by Staff Sgt. Rasheen Douglas
Joint Base Charleston Public Affairs
10/25/2012 - JOINT BASE CHARLESTON, S.C. -- From
calibrating torque wrenches to bomb diagnostic equipment, one shop
lives up to its name as the "back shop of all back shops." The Precision
Measurement Equipment Laboratory on Joint Base Charleston - Air Base
makes sure Airmen can accurately and precisely take care of their
equipment to perform their jobs.
This shop consists of 20 Airmen with a mission that seems to never stop.
PMEL supports all the units at JB Charleston. However, PMEL's support
far extends beyond the borders of the base. They provide regional
support for Air Mobility Command as well as multiple Coast Guard
PMEL calibrates and repairs test measurement and diagnostic equipment.
Their job requires expert knowledge of many mathematical formulas.
"The slightest measurement, even a micro-inch off, can mean the
difference between life and death," said Tech. Sgt. Patrick Howells,
TMDE assistant flight chief. "An error in calibrating even the smallest
piece of equipment could lead to catastrophic consequences down the
"PMEL is responsible for calibrating nearly 5,000 pieces of equipment at
any given time,"said Howells. "Fifty-five percent of the workload comes
from JB Charleston, 15 percent is their own equipment used to help the
shop maintain standards, and 30 percent supports off-base customers ...
one of which is Boeing. "
They work with Boeing in testing the test cell used to access their
engines. They help certify that the test cell is accurately calibrating
vibration, oil pressures and the engine's thrust of power.
Across the Air Force, PMEL houses their own Quality Assurance team, and
JB Charleston is no exception. Highly-trained members are selected from
within the lab and are responsible for ensuring the items certified by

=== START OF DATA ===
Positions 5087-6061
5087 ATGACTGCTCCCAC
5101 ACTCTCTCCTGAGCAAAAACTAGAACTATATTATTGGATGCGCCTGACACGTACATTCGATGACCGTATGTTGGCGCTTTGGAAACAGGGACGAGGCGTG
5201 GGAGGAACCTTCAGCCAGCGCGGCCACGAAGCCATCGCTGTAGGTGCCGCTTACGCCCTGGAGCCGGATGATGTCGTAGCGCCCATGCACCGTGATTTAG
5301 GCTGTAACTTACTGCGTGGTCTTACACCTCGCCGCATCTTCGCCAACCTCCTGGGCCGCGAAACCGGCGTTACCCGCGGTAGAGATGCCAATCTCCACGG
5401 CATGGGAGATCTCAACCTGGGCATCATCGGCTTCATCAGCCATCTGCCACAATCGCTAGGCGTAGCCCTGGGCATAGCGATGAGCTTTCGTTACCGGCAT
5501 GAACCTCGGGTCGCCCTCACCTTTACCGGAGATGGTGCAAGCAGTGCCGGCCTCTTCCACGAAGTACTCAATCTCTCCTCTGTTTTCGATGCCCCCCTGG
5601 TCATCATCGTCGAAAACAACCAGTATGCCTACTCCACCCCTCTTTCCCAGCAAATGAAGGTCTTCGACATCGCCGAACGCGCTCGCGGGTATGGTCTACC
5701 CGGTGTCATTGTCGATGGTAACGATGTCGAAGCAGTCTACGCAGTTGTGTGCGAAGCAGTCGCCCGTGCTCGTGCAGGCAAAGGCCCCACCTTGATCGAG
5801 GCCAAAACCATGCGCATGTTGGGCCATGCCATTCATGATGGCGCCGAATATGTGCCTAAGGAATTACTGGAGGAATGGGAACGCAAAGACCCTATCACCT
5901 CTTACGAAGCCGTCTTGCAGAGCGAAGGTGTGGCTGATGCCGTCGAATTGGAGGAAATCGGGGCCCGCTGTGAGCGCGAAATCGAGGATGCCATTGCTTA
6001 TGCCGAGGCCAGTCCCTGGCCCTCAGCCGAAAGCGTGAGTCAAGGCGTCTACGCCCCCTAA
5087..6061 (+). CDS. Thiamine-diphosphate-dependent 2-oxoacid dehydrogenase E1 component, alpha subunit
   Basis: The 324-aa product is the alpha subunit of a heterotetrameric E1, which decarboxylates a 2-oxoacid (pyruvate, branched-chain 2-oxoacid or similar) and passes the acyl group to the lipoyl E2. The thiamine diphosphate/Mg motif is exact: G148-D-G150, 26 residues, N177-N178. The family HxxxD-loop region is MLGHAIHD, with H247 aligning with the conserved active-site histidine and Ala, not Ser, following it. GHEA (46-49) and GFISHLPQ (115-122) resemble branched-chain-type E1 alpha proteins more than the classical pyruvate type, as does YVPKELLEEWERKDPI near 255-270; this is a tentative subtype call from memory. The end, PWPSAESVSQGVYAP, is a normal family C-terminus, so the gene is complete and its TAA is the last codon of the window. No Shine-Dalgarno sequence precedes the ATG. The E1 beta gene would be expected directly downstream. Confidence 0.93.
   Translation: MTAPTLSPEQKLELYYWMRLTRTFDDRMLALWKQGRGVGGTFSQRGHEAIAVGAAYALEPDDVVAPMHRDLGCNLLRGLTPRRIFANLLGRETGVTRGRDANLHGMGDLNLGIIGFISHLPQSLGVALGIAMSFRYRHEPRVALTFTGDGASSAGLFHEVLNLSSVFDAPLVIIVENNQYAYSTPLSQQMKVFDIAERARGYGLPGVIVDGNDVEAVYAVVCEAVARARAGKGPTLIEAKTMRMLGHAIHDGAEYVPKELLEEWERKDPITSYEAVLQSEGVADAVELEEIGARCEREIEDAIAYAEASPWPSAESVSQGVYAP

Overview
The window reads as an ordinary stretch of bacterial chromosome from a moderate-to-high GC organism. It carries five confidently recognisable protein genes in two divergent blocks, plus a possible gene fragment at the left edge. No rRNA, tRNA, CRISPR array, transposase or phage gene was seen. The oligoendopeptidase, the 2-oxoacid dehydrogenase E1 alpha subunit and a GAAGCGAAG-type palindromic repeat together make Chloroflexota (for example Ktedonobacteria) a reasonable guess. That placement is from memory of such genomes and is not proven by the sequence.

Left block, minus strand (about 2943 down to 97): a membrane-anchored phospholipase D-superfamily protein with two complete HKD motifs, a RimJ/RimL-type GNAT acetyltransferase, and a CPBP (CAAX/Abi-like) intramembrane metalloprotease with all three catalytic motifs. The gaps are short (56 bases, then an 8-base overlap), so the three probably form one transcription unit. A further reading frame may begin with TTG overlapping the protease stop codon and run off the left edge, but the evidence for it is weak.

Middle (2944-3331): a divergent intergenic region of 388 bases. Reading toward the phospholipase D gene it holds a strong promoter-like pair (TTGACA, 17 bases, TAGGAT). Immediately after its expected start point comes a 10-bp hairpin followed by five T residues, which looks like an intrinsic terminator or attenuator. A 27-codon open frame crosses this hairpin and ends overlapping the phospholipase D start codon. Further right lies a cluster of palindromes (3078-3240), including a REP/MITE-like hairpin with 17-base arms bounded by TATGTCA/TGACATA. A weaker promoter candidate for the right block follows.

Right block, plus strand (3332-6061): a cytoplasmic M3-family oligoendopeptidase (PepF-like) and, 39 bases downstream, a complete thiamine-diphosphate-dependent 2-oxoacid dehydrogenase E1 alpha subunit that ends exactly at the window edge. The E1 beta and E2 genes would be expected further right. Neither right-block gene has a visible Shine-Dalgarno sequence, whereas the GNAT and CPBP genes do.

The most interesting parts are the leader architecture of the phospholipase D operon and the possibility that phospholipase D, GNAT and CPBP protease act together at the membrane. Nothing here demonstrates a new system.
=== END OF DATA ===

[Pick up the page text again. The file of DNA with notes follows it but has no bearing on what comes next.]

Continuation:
PMEL technicians are safe, accurate, reliable and traceable. The PMEL QA
team also monitors the laboratory environment to include lighting,
cleanliness, positive airflow, humidity and temperature.
The PMEL shop must also maintain a 73-degree temperature. It is
imperative that the PMEL facility stays at this temperature and doesn't
lose power because certain PMEL equipment needs about 45 days to warm
up. It would stop equipment from being calibrated and returned to use,
affecting mission effectiveness, according to Howells.
Recently, the PMEL upgraded to a $90,000 facility to help keep their
equipment at the right temperature. The facility remains at 73 degrees
98 percent of the time, which allows the unit to remain a certified PMEL
PMEL's last inspection was completed in October, 2011 and the lab received an on-the-spot certification.
Inspections are conducted every two years, and the top enlisted experts
in the career field inspect the shop for a full week. The inspection is
similar to a Unit-Compliance Inspection and evaluates the PMEL's
technicians, practices and procedures.
"JB Charleston has received three consecutive on-the-spot
certifications," said Howells. "I've been in the career field for 15
years now and never have I seen any PMEL shop have three consecutive
As PMEL continually strives for perfection, in the background they help JB Charleston perform its successful mission.